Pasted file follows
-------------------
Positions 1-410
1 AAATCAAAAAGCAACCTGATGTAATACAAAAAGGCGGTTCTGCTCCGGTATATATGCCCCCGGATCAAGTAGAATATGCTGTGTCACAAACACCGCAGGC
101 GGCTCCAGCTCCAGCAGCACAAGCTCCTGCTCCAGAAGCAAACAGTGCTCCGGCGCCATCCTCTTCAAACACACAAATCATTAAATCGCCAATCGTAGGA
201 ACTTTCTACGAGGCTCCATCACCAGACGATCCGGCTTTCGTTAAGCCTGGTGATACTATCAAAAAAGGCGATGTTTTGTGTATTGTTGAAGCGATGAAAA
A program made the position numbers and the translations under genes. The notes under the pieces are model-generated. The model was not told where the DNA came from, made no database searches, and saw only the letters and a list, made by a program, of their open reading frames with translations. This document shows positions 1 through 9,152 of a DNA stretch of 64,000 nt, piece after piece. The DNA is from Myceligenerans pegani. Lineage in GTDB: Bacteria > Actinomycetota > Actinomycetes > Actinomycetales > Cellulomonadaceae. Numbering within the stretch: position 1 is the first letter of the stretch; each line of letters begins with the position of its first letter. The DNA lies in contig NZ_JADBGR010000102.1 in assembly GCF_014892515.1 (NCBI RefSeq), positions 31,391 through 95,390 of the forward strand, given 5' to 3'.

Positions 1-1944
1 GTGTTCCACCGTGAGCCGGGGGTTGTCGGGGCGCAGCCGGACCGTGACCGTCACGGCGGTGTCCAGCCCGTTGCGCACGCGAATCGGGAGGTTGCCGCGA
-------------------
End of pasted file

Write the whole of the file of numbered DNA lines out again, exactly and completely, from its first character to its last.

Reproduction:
Positions 1-410
1 AAATCAAAAAGCAACCTGATGTAATACAAAAAGGCGGTTCTGCTCCGGTATATATGCCCCCGGATCAAGTAGAATATGCTGTGTCACAAACACCGCAGGC
101 GGCTCCAGCTCCAGCAGCACAAGCTCCTGCTCCAGAAGCAAACAGTGCTCCGGCGCCATCCTCTTCAAACACACAAATCATTAAATCGCCAATCGTAGGA
201 ACTTTCTACGAGGCTCCATCACCAGACGATCCGGCTTTCGTTAAGCCTGGTGATACTATCAAAAAAGGCGATGTTTTGTGTATTGTTGAAGCGATGAAAA
A program made the position numbers and the translations under genes. The notes under the pieces are model-generated. The model was not told where the DNA came from, made no database searches, and saw only the letters and a list, made by a program, of their open reading frames with translations. This document shows positions 1 through 9,152 of a DNA stretch of 64,000 nt, piece after piece. The DNA is from Myceligenerans pegani. Lineage in GTDB: Bacteria > Actinomycetota > Actinomycetes > Actinomycetales > Cellulomonadaceae. Numbering within the stretch: position 1 is the first letter of the stretch; each line of letters begins with the position of its first letter. The DNA lies in contig NZ_JADBGR010000102.1 in assembly GCF_014892515.1 (NCBI RefSeq), positions 31,391 through 95,390 of the forward strand, given 5' to 3'.

Positions 1-1944
1 GTGTTCCACCGTGAGCCGGGGGTTGTCGGGGCGCAGCCGGACCGTGACCGTCACGGCGGTGTCCAGCCCGTTGCGCACGCGAATCGGGAGGTTGCCGCGA